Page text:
Sony Corporation today announced the development of a 35mm full size (diagonal:43.3mm) 24.81 effective megapixel, ultra-high speed high image quality CMOS image sensor designed to meet the increasing requirement for rapid image capture and advanced picture quality within digital SLR cameras.
The sensor is going into production in 2008, which means that the launch of the predicted Alpha 900 will probably not be before the end of the year – with previews at photokina. Unless the A900 uses a 12 megapixel sensor as in the Nikon D3, and a further model will be announced even higher in the market, Sony users may be waiting until 2009 for their full-frame DSLR. Nikon would also be likely to release a D3X or variant (D4?) using the new sensor. The announcement just before PMA parallels last year’s announcement of the IMX021 sensor, which took place only three months before the Nikon D300 and Alpha 900 appeared. If production cycles are equally fast, the earliest time we could expect to see the new camera using the full frame sensor would be late Summer. The rest of this news item is in Sony’s words with some editing to improve the sense in English.
In recent years, the demand for digital SLR cameras featuring high resolution and wide graduation ranges capable of capturing every detail of the subject matter has continued to increase, particularly among high-end amateur users. Additionally, the increasing user requirement to shoot using the same focal length, angle of view and depth of field as 35mm SLRs using interchangeable lenses has led to significant interest in the development of 35mm, full size CMOS image sensors.
However, there are a number of technical challenges to developing full (large) size image sensors, such as the propagation delay caused by using extended power circuitry and signal lines, and the difficulty of maintaining uniform sensitivity and signal saturation across the surface of the screen (avoiding a patchy image – Ed).
It is therefore extremely important to accurately control exposure variance and match circuit patterns.
Advantages of this device
The newly developed CMOS image sensor combines unique circuit design technology with Sony’s advanced fabrication expertise – such as advanced planarization for minimizing fluctuation – to realize 35mm, full size, 24.81 effective megapixel resolution. Sony’s “Column-Parallel A/D Conversion Technique” also provides each column within the sensor with its own A/D converter, minimizing image degradation caused by the noise that arises during analog processing while at the same time delivering an extremely high signal conversion speed. This is the same method as used in the IMX021 APS-C size sensor.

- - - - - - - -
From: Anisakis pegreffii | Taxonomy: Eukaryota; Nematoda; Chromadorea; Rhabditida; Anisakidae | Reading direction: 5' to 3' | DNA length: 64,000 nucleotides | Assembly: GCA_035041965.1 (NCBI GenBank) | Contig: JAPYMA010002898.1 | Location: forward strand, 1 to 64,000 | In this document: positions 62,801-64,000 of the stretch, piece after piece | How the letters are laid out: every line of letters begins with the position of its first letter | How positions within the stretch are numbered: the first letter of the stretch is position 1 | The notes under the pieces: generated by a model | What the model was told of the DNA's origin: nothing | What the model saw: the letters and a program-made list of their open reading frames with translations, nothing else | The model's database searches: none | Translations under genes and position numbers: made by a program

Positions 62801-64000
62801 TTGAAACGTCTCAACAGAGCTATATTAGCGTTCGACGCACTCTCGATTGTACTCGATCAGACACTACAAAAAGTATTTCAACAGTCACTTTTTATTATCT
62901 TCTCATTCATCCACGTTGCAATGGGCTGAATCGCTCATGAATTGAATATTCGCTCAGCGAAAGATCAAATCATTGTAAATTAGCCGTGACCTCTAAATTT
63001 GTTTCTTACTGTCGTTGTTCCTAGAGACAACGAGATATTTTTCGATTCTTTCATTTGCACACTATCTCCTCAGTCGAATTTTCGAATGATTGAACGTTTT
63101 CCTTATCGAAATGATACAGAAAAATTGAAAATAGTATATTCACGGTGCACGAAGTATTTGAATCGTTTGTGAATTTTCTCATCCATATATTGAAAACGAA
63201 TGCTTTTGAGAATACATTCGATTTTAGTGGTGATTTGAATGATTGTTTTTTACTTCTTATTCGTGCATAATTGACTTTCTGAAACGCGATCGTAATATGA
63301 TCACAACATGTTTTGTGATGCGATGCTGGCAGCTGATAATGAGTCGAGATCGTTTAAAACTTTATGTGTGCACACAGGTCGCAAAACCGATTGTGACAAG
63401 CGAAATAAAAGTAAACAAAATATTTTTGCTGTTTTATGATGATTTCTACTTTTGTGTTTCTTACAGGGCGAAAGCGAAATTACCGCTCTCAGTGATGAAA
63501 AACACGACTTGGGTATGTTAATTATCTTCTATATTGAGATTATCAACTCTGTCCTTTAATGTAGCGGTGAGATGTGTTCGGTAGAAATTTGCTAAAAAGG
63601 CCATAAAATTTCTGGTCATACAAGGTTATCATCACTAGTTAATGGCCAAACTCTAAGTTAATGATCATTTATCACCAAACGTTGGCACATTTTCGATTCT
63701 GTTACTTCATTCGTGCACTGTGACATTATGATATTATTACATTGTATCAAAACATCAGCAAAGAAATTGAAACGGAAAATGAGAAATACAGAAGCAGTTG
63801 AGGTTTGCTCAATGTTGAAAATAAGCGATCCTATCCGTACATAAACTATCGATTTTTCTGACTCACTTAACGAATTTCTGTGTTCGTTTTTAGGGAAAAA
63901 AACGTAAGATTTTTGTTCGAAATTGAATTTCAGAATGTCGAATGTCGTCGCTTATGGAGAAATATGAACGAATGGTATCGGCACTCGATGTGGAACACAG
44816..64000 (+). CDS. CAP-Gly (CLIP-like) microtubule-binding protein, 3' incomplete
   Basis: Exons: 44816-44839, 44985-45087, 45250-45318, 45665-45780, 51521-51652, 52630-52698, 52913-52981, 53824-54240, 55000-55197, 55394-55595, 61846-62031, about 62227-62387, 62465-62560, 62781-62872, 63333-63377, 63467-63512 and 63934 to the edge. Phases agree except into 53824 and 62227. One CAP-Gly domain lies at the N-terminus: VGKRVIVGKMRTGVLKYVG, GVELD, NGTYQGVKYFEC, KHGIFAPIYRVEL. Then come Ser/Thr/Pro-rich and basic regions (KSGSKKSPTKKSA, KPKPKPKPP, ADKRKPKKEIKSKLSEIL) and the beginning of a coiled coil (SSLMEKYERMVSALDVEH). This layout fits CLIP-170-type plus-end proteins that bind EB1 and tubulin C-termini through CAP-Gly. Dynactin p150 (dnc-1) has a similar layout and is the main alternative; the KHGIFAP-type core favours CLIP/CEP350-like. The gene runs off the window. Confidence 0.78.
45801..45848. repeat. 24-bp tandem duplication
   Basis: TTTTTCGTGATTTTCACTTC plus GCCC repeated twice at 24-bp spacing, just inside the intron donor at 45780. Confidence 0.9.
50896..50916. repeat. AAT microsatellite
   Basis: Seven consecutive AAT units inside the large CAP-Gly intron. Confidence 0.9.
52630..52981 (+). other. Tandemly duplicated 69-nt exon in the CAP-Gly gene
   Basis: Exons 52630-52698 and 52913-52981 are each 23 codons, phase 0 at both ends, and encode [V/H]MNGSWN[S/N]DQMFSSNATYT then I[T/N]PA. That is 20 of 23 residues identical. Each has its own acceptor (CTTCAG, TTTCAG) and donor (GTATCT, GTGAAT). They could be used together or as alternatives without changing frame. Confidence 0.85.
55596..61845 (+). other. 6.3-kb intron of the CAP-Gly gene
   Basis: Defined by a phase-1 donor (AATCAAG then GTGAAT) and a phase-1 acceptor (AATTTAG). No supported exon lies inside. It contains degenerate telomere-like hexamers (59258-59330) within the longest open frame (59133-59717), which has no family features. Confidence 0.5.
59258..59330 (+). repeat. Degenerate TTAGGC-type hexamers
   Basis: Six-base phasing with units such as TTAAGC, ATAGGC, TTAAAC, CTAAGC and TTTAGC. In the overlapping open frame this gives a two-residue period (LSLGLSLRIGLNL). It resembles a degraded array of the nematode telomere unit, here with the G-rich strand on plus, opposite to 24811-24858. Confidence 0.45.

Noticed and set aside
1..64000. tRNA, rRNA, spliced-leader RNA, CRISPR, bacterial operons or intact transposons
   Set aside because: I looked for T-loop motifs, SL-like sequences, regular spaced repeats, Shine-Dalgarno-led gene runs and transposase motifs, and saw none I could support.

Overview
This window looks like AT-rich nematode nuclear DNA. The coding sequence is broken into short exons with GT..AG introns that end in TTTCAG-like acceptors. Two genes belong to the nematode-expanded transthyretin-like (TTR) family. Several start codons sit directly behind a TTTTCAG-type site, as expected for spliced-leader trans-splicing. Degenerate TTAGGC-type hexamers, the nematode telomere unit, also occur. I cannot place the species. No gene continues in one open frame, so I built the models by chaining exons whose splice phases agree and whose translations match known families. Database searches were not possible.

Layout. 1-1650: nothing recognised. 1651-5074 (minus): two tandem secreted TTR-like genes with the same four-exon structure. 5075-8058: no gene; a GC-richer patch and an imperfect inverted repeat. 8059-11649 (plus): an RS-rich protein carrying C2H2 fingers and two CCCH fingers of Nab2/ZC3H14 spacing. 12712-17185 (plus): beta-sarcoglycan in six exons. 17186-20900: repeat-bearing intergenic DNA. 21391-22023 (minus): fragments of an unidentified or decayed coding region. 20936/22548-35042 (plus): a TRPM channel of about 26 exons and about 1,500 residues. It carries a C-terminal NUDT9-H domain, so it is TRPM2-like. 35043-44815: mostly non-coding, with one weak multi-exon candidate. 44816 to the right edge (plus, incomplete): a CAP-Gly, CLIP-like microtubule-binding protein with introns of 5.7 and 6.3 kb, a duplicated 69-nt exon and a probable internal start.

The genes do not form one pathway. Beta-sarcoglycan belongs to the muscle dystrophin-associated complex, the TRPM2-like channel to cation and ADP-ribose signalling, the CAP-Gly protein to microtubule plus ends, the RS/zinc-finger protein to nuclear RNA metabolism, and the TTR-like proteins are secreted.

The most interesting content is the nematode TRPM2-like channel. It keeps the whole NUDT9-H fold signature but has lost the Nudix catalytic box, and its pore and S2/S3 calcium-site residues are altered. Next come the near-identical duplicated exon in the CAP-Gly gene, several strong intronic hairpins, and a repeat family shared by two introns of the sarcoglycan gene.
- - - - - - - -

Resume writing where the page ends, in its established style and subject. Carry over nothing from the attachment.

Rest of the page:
The enhanced image quality generated by the sensor’s 24.81 effective megapixel resolution, wide range of graduation expression achieved by its full size broad dynamic range, and the low noise, high resolution, ultra-responsive performance provided by Sony’s Column-Parallel A/D Conversion technique enable it to meet the ever-increasing requirements within high performance digital SLR cameras.
Sony will target for mass production of this CMOS image sensor within this year.
1. High picture quality in 35mm full size image sensor with 24.81M effective pixels
2. “Column-Parallel A/D Conversion method” achieves high S/N and high-speed imaging
• CDS/PGA (24dB) Circuit (PGA: Programmable Gain Amplifier)
• 12-bit A/D Converter on chip
• Two types of readout mode:
• All-pixel scan mode – 6.3 frames per second (12-bit)
• Window readout (no explanation is given, and no details, but if this is not ‘All-Pixel’ it may be a cropped frame DX/APS-C mode, or more than one crop size – Nikon’s 12 megapixel sensor allows DX format or 5×4 ratio. The 16:9 panoramic mode of the Alpha 700 also crops the raw file, it is not just a JPEG conversion. There is no reason why a marginally smaller frame size such as a 1.1X factor could not be included, to allow for SSS stabilisation sensor movement).
3. High-speed digital output (12-channel parallel LVDS output)
Image size : Diagonal width 43.3mm (Type 2.7)
Total number of pixels: 6236(H) x 4124(V) approx. 25.72M pixels
Number of effective pixels: 6104(H) x 4064(V) approx.24.81M pixels
Number of active pixels: 6096(H) x 4056(V) approx.24.73M pixels
Chip assembly size: 41.0mm (H) x 31.9 mm (V)
Unit cell size: 5.94µm (H) x 5.94µm (V)
(this size is comparable to the Pentax/Samsung 14.6 megapixel APS-C format sensor)
Though there is no mention of the possibility of 14-bit A/D conversion, the architecture may permit a much slower transfer of data with external A/D converter, as Nikon has implemented in the D300. The maximum frame rate does not indicate that a 6.3 frames per second shooting speed would be achieved. The IMX021 offers a 10.3 frames per second maximum, but to date the fastest achieved is the Nikon D300 at 8fps. The Sony A700 only achieves 5fps and in practice this is more like 4.8-4.9fps. We would expect 6.3fps maximum potential to mean 5fps in practice, but possibly slightly less ambitious.